Simon Bisson (sbisson) wrote,
Simon Bisson

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A Sunday Lunchtime "Cat Hoovering" Review: "From The End Of The Twentieth Century"

John M. Ford's The Twentieth Century isn't the period. It's the train. And trains are a theme that returns again and again in this collection of short stories, essays and poems by one of my favourite genre authors.

Published by NESFA to coincide with Ford's role as the 1997 Boskone Guest Of Honor, From The End Of The Twentieth Century is a guided tour into the mind of one of SF's most versatile writers. In here you'll find two of the Alterneties Inc Stories, including the wonderful "Mandalay", fantasies about rail car hopping, an unpublished Liavek story about the first steam trains and the power of unbelief in a world where gods are real. You'll dive into poetry (formal and free), time travel, and essays on the best way to build railways on the moon (as an adjunct to his lunar coming of age story Growing Up Weightless). You'll even root out helpful little outline scenarios for role playing games...

This is a wonderful little volume, full of drama and power, condensed into the potted miracle that is a well crafted piece of short fiction. Some of the poems (especially "Troy: The Movie") read like condensed novels. But the highlight is a novella, "Walkaway Clause", a crafted peice of space opera that is at heart a bittersweet and tragic love story, enflamed by loss and hope, that ends in sadness and joy. It's a wonderful piece of fiction, and an example of the power of Ford's writing. Loss and return are themes that Ford returns to again and again in these stories: a playtime pilot plying the multiverse finds himself trapped in someone elses story; a dragon watches as the rise of science points the way to its coming doom. There is magic in Ford's words, a magic you will keep with you long after you close the last page.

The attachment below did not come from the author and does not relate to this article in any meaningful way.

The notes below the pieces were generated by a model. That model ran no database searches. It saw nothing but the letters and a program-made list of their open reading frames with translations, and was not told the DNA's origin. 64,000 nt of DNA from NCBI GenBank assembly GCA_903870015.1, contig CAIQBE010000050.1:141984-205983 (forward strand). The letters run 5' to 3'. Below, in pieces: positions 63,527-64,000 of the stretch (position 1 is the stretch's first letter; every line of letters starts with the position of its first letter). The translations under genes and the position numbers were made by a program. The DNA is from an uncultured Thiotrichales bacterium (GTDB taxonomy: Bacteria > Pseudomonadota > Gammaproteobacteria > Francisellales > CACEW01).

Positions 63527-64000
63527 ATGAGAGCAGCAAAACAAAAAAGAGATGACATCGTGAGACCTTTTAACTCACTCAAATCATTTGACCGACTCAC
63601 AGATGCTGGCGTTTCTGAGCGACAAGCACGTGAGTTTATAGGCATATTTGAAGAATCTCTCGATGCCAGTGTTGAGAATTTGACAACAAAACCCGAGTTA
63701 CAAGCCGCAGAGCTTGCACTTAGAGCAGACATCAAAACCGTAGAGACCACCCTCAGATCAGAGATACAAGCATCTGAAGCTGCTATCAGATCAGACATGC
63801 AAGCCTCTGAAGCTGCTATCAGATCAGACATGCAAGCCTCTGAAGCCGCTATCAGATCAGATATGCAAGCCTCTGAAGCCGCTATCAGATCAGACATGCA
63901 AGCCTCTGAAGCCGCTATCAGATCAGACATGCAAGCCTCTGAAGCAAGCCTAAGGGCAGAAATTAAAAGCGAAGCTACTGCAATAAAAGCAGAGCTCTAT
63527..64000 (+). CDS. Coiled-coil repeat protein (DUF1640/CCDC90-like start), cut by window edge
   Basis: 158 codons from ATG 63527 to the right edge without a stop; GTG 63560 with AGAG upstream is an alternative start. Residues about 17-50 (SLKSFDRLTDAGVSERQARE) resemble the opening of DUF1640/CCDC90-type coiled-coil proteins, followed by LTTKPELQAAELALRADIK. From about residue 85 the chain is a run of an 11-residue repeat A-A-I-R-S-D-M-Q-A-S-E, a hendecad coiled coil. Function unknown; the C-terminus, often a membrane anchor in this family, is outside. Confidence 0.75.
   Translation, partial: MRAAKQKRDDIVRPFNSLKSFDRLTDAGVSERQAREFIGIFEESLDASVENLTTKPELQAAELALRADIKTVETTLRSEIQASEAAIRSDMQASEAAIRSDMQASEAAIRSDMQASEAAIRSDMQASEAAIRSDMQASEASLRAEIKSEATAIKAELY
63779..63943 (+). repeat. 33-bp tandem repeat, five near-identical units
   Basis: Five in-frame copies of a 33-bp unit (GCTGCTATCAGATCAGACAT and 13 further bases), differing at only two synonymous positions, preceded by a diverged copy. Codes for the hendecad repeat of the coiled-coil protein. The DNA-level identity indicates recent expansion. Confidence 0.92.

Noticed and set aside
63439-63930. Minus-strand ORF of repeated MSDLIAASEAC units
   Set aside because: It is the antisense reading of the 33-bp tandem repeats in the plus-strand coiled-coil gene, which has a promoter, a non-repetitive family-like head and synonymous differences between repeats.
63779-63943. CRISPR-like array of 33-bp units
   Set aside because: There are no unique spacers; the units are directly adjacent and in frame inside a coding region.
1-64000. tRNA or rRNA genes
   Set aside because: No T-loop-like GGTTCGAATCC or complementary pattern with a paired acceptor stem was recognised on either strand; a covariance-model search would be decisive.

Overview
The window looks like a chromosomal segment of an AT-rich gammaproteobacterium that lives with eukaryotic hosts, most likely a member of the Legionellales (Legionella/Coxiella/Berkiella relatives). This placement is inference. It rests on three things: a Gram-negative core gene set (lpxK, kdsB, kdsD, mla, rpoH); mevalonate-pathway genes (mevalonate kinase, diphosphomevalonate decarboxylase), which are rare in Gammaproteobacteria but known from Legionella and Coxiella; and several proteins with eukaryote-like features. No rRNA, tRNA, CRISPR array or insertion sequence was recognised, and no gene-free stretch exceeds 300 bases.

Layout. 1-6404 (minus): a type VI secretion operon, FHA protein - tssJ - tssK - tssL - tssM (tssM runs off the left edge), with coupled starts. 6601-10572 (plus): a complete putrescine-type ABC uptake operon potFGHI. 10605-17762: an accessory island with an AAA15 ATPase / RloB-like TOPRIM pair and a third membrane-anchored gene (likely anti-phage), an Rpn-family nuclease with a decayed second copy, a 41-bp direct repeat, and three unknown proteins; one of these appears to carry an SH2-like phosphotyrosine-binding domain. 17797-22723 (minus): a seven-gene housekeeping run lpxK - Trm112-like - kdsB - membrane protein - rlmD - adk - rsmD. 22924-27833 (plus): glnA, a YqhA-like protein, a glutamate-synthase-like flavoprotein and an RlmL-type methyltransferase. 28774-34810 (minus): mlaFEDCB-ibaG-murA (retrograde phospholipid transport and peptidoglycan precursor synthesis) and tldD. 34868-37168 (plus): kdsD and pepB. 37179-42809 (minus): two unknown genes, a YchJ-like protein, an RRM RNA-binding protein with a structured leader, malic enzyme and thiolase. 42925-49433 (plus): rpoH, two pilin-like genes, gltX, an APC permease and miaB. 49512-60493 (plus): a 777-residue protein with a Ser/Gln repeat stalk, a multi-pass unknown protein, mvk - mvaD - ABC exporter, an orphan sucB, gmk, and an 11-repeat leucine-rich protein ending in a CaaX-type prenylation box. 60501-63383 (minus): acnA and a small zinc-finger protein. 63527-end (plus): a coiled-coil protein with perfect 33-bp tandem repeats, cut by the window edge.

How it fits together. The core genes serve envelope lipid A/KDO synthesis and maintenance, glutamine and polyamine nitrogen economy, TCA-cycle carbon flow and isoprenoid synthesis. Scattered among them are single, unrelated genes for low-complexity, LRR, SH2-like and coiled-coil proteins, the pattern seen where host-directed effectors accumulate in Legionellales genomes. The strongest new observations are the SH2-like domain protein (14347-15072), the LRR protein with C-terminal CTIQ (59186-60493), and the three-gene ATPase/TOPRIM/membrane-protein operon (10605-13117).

Getting more Ford in print, especially at these lengths (and with his witty and erudite verse, too) is another triumph of the small presses...

Go hunt this one down. It may be a little tricky as NESFA's print runs are generally one run only and are usually individually numbered.
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